Helium has the distinction of being the only element discovered outside
of Earth prior to finding it within our planet.
The gas was first isolated from terrestrial sources in 1895 by the British chemist Sir William Ramsay, who discovered it in cleveite, a uranium-bearing mineral.
In 1907 the British physicist Sir Ernest Rutherford showed that alpha particles are the nuclei of helium atoms, which later investigation confirmed.
Properties and Occurrence
Helium has monatomic molecules, and is the lightest of all gases except hydrogen. The atomic weight of helium is 4.003.Helium, like the other noble gases, is chemically inert. Its single electron shell is filled, making possible reactions with other elements extremely difficult and the resulting compounds quite unstable.
Helium is the most difficult of all gases to liquefy and is impossible to solidify at normal atmospheric pressures. These properties make liquid helium extremely useful as a refrigerant and for experimental work in producing and measuring temperatures close to absolute zero. Liquid helium can be cooled almost to absolute zero at normal pressure by rapid removal of the vapor above the liquid. It has no freezing point, and its viscosity is apparently zero; it passes readily through minute cracks and pores and will even creep up the sides and over the lip of a container.
Helium is the second most abundant element in the universe, after hydrogen. About 1 part per million of atmospheric helium consists of helium-3, now thought to be a product of the decay of tritium, a radioactive hydrogen isotope of mass 3. The common helium isotope, helium-4, probably comes from radioactive alpha emitters in rocks. Natural gas, which contains an average of 0.4 percent helium, is the major commercial source of helium.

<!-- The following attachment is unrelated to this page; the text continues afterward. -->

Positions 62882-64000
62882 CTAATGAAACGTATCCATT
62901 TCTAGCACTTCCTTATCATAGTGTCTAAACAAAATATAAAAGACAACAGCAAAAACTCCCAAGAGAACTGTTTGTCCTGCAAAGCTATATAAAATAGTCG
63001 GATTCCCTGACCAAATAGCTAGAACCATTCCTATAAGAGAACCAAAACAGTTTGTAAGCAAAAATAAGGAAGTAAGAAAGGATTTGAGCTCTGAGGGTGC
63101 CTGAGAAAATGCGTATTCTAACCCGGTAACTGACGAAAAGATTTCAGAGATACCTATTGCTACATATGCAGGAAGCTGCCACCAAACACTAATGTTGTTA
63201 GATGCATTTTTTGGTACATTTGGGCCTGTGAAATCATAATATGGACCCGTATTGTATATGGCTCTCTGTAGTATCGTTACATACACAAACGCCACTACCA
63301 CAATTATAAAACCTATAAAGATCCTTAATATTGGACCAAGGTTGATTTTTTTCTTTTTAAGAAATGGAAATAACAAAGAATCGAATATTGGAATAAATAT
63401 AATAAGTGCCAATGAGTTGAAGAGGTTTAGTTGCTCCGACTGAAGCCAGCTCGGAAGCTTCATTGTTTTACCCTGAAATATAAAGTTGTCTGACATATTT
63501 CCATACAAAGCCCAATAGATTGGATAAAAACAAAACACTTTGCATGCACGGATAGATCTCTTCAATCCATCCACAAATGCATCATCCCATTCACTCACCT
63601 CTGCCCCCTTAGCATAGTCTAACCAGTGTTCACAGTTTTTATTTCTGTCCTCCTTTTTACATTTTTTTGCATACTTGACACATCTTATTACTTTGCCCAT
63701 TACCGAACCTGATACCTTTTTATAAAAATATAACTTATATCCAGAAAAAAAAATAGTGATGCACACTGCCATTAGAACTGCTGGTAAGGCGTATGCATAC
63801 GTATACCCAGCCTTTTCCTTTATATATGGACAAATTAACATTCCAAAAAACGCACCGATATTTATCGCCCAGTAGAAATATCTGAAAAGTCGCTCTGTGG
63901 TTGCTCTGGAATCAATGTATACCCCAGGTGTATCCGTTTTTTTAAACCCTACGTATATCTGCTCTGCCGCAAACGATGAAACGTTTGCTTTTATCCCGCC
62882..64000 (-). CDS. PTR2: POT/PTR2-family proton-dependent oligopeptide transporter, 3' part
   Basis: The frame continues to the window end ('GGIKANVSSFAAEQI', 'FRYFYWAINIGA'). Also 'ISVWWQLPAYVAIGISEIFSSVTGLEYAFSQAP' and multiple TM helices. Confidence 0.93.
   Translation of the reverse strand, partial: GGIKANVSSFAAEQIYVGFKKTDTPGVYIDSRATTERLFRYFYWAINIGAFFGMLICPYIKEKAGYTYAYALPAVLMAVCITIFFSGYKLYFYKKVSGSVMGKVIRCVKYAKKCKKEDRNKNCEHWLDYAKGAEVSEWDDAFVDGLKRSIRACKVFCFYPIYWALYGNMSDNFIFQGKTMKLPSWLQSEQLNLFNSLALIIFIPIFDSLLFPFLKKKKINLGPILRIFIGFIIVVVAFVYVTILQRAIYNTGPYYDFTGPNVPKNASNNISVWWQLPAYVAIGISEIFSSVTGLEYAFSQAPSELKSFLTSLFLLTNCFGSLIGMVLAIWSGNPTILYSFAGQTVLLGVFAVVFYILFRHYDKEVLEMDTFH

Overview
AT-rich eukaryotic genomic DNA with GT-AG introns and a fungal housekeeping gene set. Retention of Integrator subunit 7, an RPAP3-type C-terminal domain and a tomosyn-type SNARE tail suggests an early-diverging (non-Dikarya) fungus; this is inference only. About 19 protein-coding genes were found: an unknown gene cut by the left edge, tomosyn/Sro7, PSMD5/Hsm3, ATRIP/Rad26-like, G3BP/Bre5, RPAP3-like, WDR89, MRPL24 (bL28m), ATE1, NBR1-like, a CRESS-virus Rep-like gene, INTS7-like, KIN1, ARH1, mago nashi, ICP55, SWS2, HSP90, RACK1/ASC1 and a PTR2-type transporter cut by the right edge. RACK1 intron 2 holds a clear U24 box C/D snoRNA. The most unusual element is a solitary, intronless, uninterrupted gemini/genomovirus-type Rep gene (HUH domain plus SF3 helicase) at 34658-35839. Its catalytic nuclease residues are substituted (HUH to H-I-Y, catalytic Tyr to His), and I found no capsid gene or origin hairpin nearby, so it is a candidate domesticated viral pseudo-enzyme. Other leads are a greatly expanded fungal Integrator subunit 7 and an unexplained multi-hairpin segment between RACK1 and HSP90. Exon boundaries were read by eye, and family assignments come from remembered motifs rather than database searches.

Because it is noncombustible, helium is preferred to hydrogen as the lifting gas in lighter-than-air balloons; it has 92 percent of the lifting power of hydrogen, although it weighs twice as much. Helium is used to pressurize and stiffen the structure of rockets before takeoff and to pressurize the tanks of liquid hydrogen or other fuel in order to force fuel into the rocket engines. It is useful for this application because it remains a gas even at the low temperature of liquid hydrogen. A potential use of helium is as a heat-transfer medium in nuclear reactors because it remains chemically inert and nonradioactive under the conditions that exist within the reactors.
Helium is used in inert-gas arc welding for light metals such as aluminum and magnesium alloys that might otherwise oxidize; the helium protects heated parts from attack by air. Helium is used in place of nitrogen as part of the synthetic atmosphere breathed by deep-sea divers, caisson workers, and others, because it reduces susceptibility to the bends. This synthetic atmosphere is also used in medicine to relieve sufferers of respiratory difficulties because helium moves more easily than nitrogen through constricted respiratory passages. Helium is transported as a gas in small quantities, compressed in heavy steel cylinders. Larger amounts of helium can be shipped as a liquid in insulated containers, thus saving shipping costs.